STIGMERGY: The C4SS Blog
The KGB And Soviet Chess

One of the books I’ve been reading is titled The KGB Plays Chess: The Soviet Secret Police and the Fight for the World Chess Crown. It’s a fascinating read that provides copious detail on the inner workings of the KGB with respect to not only chessplayers but Soviet athletes in general. I’ve just finished the first part of the book. It’s a lengthy historical essay by Vladimir Popov and Yuri Felshtinsky. The former is an ex-KGB agent while the latter is a well known author. Let me quote some choice bits:

Spassky’s departure and Kortschnoi’s defection were not the KGB’s only defeat in the sports arena in 1976. The Summer Olympics in Montreal also caused the KGB a great deal of trouble. It was an established rule that Soviet sports delegations and tourist groups for sports experts and journalists should include undcover state security officers. These state security officers would constitute an “operational group” from the KGB. Major General Abramov, the then-deputy head of the Fifth Directorate, was placed in charge of such a delegation during the Summer Olympics.The operational group headed by Abramov consisted of thirteen people. It was assisted by agents from the KGB’s local rezidentura, operating undercover in the USSR’s consulate in Montreal.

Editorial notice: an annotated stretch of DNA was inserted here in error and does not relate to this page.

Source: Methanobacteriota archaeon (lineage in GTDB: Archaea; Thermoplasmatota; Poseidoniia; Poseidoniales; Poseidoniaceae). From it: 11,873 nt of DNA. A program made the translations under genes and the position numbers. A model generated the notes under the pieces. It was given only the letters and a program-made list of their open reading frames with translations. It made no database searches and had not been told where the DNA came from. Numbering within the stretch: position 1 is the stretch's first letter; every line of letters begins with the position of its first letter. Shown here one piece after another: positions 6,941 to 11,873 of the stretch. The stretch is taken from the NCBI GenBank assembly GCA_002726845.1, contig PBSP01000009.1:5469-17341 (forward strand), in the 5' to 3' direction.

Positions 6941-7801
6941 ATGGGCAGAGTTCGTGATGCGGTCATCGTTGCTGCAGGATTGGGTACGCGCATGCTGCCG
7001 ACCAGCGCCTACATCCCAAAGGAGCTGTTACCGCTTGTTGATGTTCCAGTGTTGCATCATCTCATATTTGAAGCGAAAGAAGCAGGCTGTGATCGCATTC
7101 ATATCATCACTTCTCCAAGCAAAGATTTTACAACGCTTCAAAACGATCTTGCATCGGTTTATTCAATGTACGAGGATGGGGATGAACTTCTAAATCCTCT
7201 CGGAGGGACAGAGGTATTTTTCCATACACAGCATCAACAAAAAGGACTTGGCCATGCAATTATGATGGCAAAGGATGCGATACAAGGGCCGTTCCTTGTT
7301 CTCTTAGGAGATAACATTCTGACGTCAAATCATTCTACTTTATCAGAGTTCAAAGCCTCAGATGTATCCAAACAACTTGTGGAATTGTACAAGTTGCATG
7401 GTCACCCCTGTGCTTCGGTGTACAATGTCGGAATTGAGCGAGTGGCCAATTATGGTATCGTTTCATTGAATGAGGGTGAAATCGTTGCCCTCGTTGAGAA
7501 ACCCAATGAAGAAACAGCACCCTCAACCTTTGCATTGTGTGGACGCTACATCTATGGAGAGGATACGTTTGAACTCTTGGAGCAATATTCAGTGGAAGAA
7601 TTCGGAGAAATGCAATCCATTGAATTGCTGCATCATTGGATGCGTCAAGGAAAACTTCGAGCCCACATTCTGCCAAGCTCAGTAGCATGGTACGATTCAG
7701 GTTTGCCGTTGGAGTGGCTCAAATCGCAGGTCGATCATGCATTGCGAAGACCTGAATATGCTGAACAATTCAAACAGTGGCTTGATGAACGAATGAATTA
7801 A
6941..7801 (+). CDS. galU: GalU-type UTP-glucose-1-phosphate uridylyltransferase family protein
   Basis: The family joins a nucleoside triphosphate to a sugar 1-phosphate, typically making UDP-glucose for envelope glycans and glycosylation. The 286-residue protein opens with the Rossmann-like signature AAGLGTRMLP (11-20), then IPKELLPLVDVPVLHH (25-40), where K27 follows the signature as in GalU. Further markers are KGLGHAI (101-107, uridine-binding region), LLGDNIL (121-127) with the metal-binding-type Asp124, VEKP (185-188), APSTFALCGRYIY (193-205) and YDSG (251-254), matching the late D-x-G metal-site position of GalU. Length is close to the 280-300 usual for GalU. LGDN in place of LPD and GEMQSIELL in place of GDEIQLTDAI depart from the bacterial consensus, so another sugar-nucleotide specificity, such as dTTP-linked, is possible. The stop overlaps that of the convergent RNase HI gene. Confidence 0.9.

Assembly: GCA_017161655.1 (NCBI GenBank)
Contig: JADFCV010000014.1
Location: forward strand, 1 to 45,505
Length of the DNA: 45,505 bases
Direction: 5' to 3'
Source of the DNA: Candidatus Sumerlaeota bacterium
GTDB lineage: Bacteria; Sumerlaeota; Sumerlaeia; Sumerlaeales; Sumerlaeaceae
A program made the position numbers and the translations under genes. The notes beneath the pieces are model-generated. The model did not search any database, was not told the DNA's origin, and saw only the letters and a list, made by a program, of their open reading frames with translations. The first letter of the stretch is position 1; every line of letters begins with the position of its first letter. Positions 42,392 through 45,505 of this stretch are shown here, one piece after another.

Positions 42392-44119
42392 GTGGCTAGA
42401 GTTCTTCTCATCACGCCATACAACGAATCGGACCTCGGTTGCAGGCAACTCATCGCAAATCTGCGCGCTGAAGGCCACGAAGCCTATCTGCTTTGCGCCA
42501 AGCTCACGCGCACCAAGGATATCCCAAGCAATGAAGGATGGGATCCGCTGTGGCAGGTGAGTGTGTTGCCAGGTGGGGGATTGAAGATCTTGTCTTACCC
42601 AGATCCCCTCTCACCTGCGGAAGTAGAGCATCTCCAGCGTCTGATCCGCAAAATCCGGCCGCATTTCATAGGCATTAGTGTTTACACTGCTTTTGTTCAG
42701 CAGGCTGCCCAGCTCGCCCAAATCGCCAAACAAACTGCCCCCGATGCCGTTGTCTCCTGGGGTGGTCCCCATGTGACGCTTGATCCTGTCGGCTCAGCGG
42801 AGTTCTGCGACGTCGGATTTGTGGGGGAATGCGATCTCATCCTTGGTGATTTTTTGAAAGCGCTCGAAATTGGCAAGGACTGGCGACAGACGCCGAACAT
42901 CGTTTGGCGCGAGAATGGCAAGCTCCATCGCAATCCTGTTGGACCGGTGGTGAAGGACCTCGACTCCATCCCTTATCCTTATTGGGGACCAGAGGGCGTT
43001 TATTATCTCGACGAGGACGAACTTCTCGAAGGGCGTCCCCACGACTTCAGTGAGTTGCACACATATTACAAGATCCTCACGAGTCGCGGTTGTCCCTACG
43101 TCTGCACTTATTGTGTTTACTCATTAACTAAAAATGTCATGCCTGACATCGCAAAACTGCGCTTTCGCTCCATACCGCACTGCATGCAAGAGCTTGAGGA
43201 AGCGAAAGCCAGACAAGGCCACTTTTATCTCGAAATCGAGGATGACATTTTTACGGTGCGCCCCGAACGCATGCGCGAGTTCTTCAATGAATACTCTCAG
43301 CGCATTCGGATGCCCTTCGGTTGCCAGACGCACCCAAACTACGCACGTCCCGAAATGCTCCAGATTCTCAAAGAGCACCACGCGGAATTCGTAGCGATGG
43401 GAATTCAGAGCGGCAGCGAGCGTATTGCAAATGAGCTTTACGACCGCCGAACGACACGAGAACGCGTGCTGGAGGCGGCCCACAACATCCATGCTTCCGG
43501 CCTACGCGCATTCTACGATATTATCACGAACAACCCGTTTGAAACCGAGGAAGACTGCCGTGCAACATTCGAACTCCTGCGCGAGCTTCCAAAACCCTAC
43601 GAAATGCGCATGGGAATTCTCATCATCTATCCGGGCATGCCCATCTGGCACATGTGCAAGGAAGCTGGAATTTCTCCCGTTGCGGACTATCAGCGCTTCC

And another choice bit:

Karpov’s main opponent in his fight for the world championship would be Kortschnoi, who had four times been a champion of the USSR. In order to put psychological pressure on the “contender” — as Soviet propaganda referred to Kortschnoi in those years, without mentioning his first or last name — his son Igor was immediately drafted into the army. The term of service in the army was two to three years. But after serving his term, a member of the armed forces was automatically classifed as having had access to state secrets and, by Soviet law, forbidden to leave the USSR for at least another five years. In this way, by drafting Igor Kortschnoi, the Soviet government was making it impossible for him to join his father for the next seven years, if not more. The level of a person’s exposure to state secrets, and its term of expiration, was determined by the KGB. It was perfectly obvious that for the soon of Kortschnoi, “the enemy of the people,” that term would not be brief.

The book has much more, such as a plot to have Kortschnoi killed should he win the world championship match against Karpov. The interested reader is encouraged to pick up a copy. This book sheds light on what happens when sports are taken over by the state. Left-libertarians have a useful history to point to as evidence for this contention.

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